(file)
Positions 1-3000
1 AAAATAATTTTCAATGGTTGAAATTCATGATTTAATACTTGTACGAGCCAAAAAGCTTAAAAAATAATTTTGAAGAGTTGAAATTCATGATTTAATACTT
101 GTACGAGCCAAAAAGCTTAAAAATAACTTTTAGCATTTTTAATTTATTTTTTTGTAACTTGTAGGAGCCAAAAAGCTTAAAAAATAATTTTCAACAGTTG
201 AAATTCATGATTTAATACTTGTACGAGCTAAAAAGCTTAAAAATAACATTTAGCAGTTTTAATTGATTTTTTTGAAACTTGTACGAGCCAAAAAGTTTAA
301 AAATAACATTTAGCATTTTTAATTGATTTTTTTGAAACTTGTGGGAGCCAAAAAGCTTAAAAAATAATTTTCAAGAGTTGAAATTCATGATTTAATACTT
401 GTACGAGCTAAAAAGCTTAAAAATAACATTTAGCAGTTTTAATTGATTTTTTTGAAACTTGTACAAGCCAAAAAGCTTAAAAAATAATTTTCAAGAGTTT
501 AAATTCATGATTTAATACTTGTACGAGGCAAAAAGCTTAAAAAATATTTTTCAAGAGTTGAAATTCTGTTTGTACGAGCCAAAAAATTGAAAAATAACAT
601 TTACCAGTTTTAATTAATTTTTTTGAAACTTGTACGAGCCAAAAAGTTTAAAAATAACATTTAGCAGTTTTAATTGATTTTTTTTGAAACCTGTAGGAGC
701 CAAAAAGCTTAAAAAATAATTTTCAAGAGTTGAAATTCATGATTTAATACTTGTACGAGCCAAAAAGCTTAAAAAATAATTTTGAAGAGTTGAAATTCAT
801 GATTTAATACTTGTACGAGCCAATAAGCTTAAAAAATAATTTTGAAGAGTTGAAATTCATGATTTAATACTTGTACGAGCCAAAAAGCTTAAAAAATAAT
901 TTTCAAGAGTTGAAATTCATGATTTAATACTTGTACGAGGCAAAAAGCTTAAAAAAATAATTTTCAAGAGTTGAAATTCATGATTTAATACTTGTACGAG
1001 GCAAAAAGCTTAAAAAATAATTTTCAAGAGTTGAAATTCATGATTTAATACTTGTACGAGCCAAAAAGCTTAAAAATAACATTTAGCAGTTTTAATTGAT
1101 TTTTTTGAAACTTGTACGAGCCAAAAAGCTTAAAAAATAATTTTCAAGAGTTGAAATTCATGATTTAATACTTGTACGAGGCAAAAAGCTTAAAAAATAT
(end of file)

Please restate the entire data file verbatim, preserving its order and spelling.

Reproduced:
Positions 1-3000
1 AAAATAATTTTCAATGGTTGAAATTCATGATTTAATACTTGTACGAGCCAAAAAGCTTAAAAAATAATTTTGAAGAGTTGAAATTCATGATTTAATACTT
101 GTACGAGCCAAAAAGCTTAAAAATAACTTTTAGCATTTTTAATTTATTTTTTTGTAACTTGTAGGAGCCAAAAAGCTTAAAAAATAATTTTCAACAGTTG
201 AAATTCATGATTTAATACTTGTACGAGCTAAAAAGCTTAAAAATAACATTTAGCAGTTTTAATTGATTTTTTTGAAACTTGTACGAGCCAAAAAGTTTAA
301 AAATAACATTTAGCATTTTTAATTGATTTTTTTGAAACTTGTGGGAGCCAAAAAGCTTAAAAAATAATTTTCAAGAGTTGAAATTCATGATTTAATACTT
401 GTACGAGCTAAAAAGCTTAAAAATAACATTTAGCAGTTTTAATTGATTTTTTTGAAACTTGTACAAGCCAAAAAGCTTAAAAAATAATTTTCAAGAGTTT
501 AAATTCATGATTTAATACTTGTACGAGGCAAAAAGCTTAAAAAATATTTTTCAAGAGTTGAAATTCTGTTTGTACGAGCCAAAAAATTGAAAAATAACAT
601 TTACCAGTTTTAATTAATTTTTTTGAAACTTGTACGAGCCAAAAAGTTTAAAAATAACATTTAGCAGTTTTAATTGATTTTTTTTGAAACCTGTAGGAGC
701 CAAAAAGCTTAAAAAATAATTTTCAAGAGTTGAAATTCATGATTTAATACTTGTACGAGCCAAAAAGCTTAAAAAATAATTTTGAAGAGTTGAAATTCAT
801 GATTTAATACTTGTACGAGCCAATAAGCTTAAAAAATAATTTTGAAGAGTTGAAATTCATGATTTAATACTTGTACGAGCCAAAAAGCTTAAAAAATAAT
901 TTTCAAGAGTTGAAATTCATGATTTAATACTTGTACGAGGCAAAAAGCTTAAAAAAATAATTTTCAAGAGTTGAAATTCATGATTTAATACTTGTACGAG
1001 GCAAAAAGCTTAAAAAATAATTTTCAAGAGTTGAAATTCATGATTTAATACTTGTACGAGCCAAAAAGCTTAAAAATAACATTTAGCAGTTTTAATTGAT
1101 TTTTTTGAAACTTGTACGAGCCAAAAAGCTTAAAAAATAATTTTCAAGAGTTGAAATTCATGATTTAATACTTGTACGAGGCAAAAAGCTTAAAAAATAT